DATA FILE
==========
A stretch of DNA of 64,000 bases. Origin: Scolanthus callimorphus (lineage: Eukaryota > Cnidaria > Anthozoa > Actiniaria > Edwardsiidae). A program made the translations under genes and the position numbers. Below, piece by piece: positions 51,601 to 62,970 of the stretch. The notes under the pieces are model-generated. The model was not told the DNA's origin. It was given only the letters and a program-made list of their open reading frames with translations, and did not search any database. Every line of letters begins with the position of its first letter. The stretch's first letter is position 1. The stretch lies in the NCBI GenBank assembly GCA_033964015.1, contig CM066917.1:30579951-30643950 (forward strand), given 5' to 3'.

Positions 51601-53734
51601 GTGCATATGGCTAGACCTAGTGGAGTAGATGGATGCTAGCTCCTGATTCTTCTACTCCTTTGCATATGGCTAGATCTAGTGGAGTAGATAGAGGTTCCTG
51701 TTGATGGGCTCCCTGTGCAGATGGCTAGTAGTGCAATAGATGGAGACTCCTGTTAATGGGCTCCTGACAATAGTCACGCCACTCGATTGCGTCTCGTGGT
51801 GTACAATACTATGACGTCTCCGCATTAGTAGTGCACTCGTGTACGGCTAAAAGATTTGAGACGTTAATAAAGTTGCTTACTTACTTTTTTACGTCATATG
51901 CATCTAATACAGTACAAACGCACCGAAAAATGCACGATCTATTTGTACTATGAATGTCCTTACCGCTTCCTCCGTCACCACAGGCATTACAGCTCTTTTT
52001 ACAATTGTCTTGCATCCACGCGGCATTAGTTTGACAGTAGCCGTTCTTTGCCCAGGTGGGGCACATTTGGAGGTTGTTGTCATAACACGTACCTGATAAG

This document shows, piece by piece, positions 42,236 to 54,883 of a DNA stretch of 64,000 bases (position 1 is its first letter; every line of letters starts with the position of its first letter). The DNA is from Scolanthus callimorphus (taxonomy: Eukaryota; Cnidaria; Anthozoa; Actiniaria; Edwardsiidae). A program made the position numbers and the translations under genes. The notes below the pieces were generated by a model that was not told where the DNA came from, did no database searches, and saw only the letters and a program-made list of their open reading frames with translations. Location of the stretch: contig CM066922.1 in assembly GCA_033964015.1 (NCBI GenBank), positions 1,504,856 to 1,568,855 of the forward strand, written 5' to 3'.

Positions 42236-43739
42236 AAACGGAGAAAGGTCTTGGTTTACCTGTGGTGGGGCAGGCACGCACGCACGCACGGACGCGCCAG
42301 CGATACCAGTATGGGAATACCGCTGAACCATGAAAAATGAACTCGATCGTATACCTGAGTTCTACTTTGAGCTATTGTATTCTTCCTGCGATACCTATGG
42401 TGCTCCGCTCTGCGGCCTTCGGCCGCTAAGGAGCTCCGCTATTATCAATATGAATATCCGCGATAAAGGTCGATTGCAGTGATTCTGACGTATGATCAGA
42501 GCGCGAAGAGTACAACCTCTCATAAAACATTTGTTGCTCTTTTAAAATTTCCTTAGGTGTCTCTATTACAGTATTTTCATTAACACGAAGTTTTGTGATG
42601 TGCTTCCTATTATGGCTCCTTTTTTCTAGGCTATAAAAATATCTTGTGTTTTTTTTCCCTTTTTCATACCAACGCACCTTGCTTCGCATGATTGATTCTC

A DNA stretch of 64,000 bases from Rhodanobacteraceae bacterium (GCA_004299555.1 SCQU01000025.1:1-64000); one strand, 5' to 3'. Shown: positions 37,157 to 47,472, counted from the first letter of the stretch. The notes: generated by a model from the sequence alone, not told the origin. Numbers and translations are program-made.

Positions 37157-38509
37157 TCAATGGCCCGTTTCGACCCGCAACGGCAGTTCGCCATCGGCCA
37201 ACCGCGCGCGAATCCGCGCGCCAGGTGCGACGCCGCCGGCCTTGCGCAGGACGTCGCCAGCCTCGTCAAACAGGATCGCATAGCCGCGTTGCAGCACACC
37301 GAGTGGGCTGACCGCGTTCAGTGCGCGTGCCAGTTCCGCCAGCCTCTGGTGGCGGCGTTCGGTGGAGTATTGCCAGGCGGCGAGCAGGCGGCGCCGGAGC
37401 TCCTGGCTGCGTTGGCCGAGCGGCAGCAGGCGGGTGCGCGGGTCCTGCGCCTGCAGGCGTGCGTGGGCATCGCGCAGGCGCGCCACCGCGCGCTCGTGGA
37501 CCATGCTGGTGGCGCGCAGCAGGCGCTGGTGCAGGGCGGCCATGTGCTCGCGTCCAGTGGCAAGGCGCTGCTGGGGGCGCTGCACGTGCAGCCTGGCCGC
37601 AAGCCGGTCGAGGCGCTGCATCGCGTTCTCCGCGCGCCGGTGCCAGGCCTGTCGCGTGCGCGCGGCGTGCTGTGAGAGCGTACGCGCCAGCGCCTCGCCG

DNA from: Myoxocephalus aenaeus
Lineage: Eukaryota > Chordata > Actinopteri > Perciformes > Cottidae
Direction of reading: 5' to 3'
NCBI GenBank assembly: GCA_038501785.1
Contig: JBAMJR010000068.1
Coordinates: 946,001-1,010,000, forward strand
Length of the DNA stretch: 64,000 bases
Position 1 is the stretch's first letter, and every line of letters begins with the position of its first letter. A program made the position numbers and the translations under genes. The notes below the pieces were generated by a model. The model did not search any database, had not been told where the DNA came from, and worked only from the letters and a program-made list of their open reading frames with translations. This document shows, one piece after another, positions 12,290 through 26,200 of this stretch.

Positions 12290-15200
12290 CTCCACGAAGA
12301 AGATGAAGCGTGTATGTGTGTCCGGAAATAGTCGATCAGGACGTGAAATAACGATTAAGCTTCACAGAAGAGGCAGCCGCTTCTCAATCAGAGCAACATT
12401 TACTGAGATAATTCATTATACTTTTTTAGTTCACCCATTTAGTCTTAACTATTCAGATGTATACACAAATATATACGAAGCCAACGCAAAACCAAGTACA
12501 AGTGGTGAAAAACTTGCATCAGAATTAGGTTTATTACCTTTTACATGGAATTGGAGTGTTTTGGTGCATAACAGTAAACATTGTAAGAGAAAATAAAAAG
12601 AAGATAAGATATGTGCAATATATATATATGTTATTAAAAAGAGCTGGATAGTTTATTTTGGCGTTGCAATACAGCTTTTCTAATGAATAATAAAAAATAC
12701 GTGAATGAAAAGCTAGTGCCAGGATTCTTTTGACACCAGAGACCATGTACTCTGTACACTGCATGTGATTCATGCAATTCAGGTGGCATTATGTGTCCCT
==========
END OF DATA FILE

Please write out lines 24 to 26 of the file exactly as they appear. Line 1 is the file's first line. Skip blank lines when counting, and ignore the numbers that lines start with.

Lineage: Eukaryota > Chordata > Actinopteri > Perciformes > Cottidae
Direction of reading: 5' to 3'
NCBI GenBank assembly: GCA_038501785.1